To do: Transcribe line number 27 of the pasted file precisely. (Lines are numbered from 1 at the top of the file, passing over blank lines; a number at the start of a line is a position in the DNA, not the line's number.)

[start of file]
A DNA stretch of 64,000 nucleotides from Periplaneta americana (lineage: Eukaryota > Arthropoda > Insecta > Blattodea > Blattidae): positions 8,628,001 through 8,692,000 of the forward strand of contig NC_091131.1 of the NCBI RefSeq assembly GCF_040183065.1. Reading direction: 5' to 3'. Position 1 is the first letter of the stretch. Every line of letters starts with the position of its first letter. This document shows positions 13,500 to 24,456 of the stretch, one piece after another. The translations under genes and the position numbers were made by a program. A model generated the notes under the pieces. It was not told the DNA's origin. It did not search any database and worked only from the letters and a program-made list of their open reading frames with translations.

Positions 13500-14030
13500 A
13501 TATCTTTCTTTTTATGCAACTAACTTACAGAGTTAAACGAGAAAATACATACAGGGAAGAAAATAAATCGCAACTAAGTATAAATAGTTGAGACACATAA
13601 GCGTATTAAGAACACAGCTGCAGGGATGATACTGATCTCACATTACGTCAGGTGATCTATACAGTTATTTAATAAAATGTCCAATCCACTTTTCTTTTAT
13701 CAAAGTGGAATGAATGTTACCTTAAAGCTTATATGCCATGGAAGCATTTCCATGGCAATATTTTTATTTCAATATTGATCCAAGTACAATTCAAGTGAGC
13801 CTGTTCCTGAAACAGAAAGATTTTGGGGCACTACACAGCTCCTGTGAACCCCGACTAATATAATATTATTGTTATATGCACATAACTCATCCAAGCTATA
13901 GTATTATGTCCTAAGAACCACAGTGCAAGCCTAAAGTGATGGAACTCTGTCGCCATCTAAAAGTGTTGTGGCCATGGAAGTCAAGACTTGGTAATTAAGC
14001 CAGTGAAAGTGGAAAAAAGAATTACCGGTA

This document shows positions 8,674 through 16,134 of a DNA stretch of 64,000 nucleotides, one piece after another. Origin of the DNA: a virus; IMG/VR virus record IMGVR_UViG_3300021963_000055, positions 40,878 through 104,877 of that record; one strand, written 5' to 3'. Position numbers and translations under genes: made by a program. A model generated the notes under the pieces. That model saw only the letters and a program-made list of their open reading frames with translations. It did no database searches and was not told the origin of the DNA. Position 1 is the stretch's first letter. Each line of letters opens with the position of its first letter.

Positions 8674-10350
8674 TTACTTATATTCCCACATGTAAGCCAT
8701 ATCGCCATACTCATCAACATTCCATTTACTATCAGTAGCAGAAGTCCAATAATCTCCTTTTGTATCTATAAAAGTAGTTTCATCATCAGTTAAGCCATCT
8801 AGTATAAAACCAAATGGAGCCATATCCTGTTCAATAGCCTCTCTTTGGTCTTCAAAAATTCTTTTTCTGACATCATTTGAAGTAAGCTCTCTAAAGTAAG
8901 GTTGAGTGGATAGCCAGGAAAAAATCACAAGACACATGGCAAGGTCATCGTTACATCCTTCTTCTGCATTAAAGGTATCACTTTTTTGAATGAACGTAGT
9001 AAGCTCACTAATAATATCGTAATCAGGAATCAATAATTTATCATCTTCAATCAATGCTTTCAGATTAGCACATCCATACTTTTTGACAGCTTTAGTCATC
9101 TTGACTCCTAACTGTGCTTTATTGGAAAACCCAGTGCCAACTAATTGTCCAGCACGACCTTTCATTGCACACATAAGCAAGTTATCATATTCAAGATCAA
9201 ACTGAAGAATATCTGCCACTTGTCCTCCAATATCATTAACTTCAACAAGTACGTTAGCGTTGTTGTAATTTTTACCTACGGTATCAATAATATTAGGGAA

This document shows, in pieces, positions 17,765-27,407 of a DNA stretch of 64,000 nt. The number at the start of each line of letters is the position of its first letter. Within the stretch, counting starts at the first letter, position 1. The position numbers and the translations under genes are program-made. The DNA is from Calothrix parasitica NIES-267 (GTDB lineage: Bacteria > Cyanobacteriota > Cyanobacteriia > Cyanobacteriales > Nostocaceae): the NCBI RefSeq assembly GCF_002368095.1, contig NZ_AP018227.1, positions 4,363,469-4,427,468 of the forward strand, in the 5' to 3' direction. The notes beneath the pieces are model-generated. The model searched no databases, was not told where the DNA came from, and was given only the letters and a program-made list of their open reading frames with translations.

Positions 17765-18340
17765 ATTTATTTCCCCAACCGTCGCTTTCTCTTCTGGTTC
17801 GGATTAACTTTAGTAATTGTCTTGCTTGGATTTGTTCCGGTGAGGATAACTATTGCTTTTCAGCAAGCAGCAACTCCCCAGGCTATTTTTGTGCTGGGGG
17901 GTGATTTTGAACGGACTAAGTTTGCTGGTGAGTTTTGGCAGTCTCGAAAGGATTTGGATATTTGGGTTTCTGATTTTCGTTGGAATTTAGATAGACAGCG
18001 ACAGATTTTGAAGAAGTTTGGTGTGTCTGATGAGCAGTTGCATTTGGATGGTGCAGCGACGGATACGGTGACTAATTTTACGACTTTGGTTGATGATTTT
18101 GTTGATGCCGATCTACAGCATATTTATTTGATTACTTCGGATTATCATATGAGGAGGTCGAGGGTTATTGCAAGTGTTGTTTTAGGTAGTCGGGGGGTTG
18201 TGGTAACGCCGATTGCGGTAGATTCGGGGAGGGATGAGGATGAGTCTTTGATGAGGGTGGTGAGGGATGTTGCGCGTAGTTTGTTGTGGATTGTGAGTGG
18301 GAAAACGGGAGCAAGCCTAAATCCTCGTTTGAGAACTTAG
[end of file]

18301 GAAAACGGGAGCAAGCCTAAATCCTCGTTTGAGAACTTAG